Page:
Canada welcomed more than 32,000 tech workers in past year
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Tech councils TECNA and CTN release new report on the migration of international tech talent
The Technology Councils of North America (TECNA) and Canada’s Tech Network (CTN) released “Tech Workforce Trends: The Migration of Tech Workers and Tech Jobs Since The Pandemic,” a new report exploring globalization and migration of tech occupations in Canada.
The findings highlight that between April 2022 and March 2023, 32,115 new workers came to Canada with the most migrating from India and Nigeria. This move is due largely in part to a more immigration-friendly national policy and a labor cost advantage. The report also highlighted the most attractive Canadian cities to top tech talent, with Mississauga, Ont., ranking first followed by Montreal, Que. and Waterloo, Ont.
Ontario boasts the largest number of tech workers within the country, but smaller provinces, like Saskatchewan and Newfoundland and Labrador, are experiencing the most rapid growth. Both reported the largest year-over-year growth in their respective tech workforces, at 16.3%. Windsor, Ontario has seen the highest growth in tech workers over the past year (28%), followed by Cape Breton, Nova Scotia and Timmins, Ont. This shift is reflective of broader workforce trends, with largely remote tech workers moving away from major metropolitan areas toward more rural locations.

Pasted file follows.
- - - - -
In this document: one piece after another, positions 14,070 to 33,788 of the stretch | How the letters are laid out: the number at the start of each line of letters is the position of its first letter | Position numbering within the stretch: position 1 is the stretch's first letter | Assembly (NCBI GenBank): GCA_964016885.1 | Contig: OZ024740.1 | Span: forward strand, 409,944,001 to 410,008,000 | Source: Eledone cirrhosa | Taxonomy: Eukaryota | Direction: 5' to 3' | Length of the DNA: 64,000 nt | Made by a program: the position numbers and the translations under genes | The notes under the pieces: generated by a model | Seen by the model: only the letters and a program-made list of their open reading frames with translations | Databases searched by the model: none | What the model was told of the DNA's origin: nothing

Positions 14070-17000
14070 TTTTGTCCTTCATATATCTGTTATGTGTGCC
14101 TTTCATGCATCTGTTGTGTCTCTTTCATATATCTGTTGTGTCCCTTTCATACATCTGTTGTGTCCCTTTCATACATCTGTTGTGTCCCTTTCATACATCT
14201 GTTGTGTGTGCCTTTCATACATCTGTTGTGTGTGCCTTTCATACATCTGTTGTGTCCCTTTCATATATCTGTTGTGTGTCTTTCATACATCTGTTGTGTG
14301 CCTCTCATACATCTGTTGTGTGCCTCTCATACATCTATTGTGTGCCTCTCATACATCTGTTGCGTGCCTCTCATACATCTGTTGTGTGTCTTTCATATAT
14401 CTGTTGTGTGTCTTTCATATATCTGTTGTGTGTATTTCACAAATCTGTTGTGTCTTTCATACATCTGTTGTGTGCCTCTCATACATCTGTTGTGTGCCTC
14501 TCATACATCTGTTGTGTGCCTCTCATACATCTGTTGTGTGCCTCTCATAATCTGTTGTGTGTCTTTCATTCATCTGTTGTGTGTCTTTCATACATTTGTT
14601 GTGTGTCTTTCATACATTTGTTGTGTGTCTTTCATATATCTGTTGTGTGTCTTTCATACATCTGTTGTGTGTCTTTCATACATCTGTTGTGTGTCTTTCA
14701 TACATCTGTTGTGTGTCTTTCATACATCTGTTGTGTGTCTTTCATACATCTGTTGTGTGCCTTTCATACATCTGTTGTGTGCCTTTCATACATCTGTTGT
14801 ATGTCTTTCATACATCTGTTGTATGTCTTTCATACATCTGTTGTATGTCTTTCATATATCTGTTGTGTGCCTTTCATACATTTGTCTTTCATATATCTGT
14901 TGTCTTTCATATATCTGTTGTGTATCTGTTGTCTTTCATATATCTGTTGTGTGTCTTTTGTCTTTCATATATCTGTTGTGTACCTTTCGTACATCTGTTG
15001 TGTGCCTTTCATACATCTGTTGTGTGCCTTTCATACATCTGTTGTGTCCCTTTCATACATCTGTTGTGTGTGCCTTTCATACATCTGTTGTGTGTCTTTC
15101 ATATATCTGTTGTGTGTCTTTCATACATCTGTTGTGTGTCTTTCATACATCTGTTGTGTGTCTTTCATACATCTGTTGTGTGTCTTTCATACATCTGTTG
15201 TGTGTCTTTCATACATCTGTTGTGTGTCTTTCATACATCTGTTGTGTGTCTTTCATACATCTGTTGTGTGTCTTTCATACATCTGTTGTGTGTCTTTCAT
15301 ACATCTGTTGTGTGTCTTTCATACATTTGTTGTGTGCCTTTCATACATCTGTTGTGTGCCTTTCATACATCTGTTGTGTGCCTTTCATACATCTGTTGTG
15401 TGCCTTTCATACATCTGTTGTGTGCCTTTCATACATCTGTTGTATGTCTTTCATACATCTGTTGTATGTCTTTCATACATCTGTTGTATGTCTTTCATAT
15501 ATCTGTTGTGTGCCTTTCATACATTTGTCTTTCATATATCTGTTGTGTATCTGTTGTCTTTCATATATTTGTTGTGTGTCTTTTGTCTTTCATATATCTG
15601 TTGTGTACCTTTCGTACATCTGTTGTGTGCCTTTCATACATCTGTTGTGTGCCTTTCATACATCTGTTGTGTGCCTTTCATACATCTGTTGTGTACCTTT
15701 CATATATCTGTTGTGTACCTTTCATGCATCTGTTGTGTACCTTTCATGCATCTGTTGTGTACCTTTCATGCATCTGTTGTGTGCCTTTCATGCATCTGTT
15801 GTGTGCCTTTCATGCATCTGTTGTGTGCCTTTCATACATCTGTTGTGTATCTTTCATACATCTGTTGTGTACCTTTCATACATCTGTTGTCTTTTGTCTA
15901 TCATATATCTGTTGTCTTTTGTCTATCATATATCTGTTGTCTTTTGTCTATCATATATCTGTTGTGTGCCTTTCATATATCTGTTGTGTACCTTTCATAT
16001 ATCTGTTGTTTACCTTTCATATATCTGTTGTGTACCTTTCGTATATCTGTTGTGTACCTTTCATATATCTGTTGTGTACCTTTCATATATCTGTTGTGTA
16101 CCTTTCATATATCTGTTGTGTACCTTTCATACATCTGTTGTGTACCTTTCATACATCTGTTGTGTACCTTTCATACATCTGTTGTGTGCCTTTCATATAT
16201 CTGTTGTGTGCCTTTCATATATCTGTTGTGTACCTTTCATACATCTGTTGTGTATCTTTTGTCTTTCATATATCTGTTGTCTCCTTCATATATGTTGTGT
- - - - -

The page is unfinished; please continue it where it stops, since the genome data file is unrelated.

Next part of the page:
“Our goal at TECNA is to serve as the collective voice of the regional tech hubs and tech associations we represent to help build the North American technology economy. This report is an important step in supporting this growth and helping our Canadian members better understand the state of the current workforce ecosystem,” said Yvonne Pilon, Vice-Chairman, Board of Directors, TECNA, and President & CEO of Windsor-based WEtech Alliance. “Given the radical shortfall in tech workers to fill available jobs in recent years, it’s imperative we understand migration movements to better serve our members, the innovation workforce, and the broader technology ecosystem.”
*Migration findings from April 2022-March 2023
Canada’s Top Ranking Net Migration of Tech Workers by Country
India (15,097 tech workers)
Nigeria (1,808 tech workers)
Brazil (1,675 tech workers)
Ukraine (1,207 tech workers)
Philippines (1,129 tech workers)
Iran (1,046 tech workers)
France (935 tech workers)
UAE (744 tech workers)
Hong Kong SAR (715 tech workers)
Pakistan (588 tech workers)
Canada’s Largest In-Migration by City
Mississauga, Ontario (1,900 tech workers)
Montreal, Quebec (959 tech workers)
Waterloo, Ontario, Canada (633 tech workers)
Windsor, Ontario, Canada (557 tech workers)
Ottawa, Ontario, Canada (525 tech workers)
Vancouver, British Columbia, Canada (456 tech workers)
Kitchener, Ontario, Canada (437 tech workers)
London, Ontario, Canada (418 tech workers)
Hamilton, Ontario, Canada (363 tech workers)
Calgary, Alberta, Canada (331 tech workers)
Canada’s Tech Industry Workforce by Province and Territories, 1-Year Percent Growth